Economic Watch: Manufacturing, Spending, Income Jump; Construction Flat but Strong

March 1, 2018

By Evan Lockridge

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Manufacturing in the U.S. continued its hot streak in February, but there are questions following other data released earlier about the sector. Personal incomes and expenditures were up, and construction spending remained robust despite little change from the month before.

Economic activity in the manufacturing sector, as measured by the Institute for Supply Management’s Purchasing Managers Index (PMI), registered 60.8%. That's an increase of 1.7 percentage points from the January reading, which marked the 18th month of growth.

A reading above 50% indicates expansion. February's report is the highest reading since May 2004 and beat analysts’ expectations.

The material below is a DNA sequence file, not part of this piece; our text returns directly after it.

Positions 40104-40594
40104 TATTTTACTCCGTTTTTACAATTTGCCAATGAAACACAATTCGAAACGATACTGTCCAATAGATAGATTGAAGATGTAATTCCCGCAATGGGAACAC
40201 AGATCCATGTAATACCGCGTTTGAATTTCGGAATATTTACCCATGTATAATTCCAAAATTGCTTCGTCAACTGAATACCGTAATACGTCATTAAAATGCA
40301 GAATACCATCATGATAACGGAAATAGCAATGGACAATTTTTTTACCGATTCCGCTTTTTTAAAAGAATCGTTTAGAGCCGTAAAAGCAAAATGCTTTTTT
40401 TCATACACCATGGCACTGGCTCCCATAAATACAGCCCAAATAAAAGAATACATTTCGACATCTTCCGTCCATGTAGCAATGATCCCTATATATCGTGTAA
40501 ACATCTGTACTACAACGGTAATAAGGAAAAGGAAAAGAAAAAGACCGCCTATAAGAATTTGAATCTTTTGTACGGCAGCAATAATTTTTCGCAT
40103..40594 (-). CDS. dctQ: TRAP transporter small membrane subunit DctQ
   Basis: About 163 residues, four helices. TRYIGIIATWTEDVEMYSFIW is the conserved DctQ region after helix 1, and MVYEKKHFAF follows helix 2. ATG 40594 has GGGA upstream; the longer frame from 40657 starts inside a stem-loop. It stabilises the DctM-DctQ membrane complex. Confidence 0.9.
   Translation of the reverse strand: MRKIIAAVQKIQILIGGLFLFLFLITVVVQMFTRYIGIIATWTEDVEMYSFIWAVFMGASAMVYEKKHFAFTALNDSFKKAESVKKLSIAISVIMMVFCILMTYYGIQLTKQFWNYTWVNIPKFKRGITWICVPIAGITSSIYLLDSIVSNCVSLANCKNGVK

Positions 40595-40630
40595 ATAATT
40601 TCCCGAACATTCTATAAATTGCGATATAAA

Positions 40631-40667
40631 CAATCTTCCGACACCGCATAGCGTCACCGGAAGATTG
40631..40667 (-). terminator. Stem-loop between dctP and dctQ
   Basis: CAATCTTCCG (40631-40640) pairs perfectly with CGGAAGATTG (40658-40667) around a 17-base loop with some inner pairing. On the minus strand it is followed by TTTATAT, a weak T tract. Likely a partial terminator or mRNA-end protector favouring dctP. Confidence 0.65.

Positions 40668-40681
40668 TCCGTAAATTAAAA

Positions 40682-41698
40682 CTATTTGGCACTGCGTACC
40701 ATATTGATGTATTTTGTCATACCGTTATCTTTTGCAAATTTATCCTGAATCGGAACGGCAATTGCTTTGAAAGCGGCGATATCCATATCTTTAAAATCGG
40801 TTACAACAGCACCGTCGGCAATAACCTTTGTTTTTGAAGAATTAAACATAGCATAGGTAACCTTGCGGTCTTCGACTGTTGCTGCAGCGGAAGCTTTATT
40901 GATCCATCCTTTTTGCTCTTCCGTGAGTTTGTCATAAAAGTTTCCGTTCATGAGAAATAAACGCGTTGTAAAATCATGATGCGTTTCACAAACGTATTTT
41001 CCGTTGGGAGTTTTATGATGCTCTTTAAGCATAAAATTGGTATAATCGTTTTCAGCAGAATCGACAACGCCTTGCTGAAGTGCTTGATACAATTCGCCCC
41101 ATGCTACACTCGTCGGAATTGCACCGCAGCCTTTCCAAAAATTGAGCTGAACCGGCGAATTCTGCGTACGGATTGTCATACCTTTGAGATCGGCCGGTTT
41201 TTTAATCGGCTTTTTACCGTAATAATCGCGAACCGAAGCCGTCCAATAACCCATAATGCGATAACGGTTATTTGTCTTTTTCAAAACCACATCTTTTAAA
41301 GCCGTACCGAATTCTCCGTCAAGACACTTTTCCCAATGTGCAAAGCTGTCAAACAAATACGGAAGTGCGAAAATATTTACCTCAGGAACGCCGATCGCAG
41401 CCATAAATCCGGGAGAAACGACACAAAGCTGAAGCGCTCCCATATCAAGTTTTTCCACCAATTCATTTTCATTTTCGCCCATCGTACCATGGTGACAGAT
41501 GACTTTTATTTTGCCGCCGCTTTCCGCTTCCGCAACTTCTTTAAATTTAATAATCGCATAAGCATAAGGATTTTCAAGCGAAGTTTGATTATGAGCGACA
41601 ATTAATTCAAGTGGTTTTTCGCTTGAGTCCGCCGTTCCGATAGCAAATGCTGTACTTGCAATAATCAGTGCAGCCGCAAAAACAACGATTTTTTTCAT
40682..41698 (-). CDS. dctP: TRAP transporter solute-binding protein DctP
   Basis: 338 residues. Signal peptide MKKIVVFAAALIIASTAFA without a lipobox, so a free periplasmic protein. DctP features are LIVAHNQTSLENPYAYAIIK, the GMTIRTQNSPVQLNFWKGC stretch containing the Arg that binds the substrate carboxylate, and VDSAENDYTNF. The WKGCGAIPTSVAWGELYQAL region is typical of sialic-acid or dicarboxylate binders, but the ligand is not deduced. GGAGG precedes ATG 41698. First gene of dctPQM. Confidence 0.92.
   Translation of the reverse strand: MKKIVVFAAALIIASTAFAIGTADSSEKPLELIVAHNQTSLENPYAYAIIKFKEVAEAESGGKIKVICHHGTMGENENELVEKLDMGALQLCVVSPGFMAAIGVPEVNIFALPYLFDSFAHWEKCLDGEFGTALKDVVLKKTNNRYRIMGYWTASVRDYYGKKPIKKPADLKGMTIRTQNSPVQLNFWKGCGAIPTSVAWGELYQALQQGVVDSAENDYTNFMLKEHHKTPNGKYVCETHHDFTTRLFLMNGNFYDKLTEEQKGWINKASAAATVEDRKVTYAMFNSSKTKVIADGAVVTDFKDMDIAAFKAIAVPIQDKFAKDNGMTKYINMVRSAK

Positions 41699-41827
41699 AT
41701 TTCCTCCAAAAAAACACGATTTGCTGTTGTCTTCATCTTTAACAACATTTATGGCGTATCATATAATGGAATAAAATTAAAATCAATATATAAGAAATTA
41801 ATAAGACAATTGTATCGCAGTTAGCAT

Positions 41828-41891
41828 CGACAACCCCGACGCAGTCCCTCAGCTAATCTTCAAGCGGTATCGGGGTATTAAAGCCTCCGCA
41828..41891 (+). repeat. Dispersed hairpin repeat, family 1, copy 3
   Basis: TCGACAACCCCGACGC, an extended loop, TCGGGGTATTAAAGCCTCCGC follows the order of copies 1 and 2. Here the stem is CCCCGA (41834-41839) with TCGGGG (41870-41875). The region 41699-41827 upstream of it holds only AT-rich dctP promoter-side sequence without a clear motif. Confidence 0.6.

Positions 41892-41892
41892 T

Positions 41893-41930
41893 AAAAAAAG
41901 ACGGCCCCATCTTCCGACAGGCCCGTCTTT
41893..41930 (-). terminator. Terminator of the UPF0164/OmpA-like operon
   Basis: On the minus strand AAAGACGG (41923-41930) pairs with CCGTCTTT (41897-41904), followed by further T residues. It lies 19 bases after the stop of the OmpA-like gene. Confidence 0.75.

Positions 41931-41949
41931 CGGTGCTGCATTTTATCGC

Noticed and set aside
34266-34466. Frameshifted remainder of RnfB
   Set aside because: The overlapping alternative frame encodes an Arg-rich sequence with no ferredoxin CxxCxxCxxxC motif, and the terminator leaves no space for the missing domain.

The New Orders Index registered 64.2%, a decrease of 1.2 percentage points from the January reading of 65.4%. The Production Index registered 62%, a 2.5 percentage point decrease compared to the January reading of 64.5%.

Comments from the panel reflect expanding business conditions, according to the report. New orders and production maintained high levels of expansion; employment expanded at a faster rate to support production, order backlogs expanded at a faster rate, and export orders and imports continued to grow faster in February.

Of the 18 manufacturing industries surveyed, 15 reported growth last month.

“Alongside strong domestic demand come encouraging signs of robust foreign demand,” said Fotios Raptis, senior economist at TD Economics. “New export orders surged to a cycle-high, and PMI manufacturing surveys reported this morning suggest that global demand for manufactured goods remains strong in many parts of the world. This bodes well for first quarter global trade volumes and economic activity more broadly.”